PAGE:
Street-Fighting Math

Teaches, as the antidote to rigor mortis, the art of educated guessing and opportunistic problem solving.

About The Course

*Note - This is an Archived course*

This is a past/archived course. At this time, you can only explore this course in a self-paced fashion. Certain features of this course may not be active, but many people enjoy watching the videos and working with the materials. Make sure to check for reruns of this course.

Too much mathematical rigor teaches rigor mortis: the fear of making an unjustified leap even when it lands on a correct result. Instead of paralysis, have courage: Shoot first and ask questions later. Although unwise as public policy, it is a valuable problem-solving philosophy and the theme of this course: how to guess answers without a proof or an exact calculation, in order to develop insight.

You will learn this skill by mastering six reasoning tools---dimensional analysis, easy cases, lumping, pictorial reasoning, taking out the big part, and analogy. The applications will include mental calculation, estimating population growth rates, understanding drag without differential equations, singing musical intervals to estimate logarithms, approximating integrals, summing infinite series, and turning differential equations into algebra.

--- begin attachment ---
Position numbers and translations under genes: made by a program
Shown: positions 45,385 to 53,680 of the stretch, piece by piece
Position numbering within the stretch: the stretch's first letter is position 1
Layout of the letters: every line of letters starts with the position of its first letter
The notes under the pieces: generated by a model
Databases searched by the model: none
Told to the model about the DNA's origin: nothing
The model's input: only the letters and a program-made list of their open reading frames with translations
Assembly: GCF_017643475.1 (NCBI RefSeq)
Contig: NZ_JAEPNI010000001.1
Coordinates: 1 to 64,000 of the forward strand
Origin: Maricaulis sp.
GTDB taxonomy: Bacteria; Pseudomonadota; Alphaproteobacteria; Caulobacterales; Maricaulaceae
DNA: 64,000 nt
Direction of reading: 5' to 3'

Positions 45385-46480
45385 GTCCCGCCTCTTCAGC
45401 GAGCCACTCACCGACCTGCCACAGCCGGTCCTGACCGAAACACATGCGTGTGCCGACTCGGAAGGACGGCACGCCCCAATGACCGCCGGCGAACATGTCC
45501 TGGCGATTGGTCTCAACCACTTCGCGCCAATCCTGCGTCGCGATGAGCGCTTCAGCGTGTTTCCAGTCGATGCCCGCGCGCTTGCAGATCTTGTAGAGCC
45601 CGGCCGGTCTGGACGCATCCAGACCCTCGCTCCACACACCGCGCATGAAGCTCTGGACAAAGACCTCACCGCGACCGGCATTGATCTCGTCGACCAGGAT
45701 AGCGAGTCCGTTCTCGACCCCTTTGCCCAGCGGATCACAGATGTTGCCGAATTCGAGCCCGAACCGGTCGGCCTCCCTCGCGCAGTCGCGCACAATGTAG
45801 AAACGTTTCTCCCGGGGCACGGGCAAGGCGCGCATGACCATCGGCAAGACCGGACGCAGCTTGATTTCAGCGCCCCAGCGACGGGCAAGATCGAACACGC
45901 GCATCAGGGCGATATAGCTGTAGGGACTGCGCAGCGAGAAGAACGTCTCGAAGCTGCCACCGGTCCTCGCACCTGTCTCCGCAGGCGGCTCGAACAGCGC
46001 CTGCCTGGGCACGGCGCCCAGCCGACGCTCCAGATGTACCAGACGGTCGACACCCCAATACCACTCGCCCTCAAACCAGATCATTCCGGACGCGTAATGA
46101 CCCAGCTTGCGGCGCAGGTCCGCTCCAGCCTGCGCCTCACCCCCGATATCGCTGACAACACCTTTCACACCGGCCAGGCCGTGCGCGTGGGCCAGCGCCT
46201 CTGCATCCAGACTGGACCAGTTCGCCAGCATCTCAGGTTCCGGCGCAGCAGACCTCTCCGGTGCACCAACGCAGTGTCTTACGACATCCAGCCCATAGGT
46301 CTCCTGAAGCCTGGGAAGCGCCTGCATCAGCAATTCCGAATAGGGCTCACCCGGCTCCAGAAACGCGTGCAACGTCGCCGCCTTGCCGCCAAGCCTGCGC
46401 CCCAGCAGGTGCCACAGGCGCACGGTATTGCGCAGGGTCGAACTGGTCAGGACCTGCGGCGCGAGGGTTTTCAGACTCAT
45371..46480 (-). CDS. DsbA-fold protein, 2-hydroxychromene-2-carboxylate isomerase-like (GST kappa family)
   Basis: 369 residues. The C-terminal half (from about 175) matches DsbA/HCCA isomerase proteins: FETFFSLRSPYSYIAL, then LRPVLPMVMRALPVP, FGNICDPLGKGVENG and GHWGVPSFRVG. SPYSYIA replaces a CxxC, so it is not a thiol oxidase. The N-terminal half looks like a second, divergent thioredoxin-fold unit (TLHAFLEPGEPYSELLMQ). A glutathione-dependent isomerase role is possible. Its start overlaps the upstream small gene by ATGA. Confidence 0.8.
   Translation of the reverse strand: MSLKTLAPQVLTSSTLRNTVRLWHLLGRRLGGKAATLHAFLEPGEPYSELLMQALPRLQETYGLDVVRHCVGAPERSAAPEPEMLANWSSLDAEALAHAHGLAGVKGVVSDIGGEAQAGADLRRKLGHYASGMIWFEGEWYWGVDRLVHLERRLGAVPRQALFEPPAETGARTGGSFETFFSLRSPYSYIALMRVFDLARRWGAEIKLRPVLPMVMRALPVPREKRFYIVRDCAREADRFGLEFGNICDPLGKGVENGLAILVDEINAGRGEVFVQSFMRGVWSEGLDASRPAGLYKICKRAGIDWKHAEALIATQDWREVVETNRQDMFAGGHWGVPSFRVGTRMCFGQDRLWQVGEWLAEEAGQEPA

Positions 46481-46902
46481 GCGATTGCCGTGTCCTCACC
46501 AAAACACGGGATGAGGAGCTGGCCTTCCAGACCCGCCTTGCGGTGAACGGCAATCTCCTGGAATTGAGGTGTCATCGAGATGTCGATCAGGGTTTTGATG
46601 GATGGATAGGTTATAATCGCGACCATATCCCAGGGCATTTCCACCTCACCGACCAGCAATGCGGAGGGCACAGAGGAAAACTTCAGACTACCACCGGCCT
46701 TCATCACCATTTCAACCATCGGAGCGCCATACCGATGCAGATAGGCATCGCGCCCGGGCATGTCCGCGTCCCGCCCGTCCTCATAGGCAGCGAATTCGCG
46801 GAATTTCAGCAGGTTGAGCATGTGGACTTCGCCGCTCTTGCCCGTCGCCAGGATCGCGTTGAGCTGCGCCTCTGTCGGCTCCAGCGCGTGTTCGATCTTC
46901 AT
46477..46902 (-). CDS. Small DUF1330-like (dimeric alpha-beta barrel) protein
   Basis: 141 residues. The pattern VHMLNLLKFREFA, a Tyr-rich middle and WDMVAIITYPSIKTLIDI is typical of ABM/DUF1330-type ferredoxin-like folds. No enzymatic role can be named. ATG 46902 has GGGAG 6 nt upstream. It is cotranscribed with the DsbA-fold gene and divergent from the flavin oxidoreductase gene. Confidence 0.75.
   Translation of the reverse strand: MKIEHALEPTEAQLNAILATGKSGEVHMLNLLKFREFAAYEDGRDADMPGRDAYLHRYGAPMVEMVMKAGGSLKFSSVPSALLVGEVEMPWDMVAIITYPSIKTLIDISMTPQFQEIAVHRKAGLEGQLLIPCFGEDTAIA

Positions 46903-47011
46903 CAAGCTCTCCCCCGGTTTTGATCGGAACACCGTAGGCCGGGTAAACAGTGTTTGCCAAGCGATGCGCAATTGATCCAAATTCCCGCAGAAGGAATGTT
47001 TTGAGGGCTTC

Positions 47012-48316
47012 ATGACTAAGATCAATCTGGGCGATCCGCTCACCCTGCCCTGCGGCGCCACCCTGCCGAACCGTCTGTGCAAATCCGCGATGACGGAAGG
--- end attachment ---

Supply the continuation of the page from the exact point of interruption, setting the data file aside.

Your learning will be supported by regular readings that you discuss with other students, by short tablet videos, by quick problems to help you check your understanding, by weekly homework problems, review and and a final exam. You will work hard, and, by the end of the course, have learned a rough-and-ready approach to using mathematics to understand the world.

All required readings are available within the courseware, courtesy of The MIT Press. A print version of the course textbook, Street-Fighting Math, is also available for purchase. The MIT Press is offering enrolled students a special 30% discount on books ordered directly through the publisher’s website. To take advantage of this offer, please use promotion code SFM30 at The MIT Press. 

Recommended Background

algebra, trigonometry, and some knowledge of single-variable calculus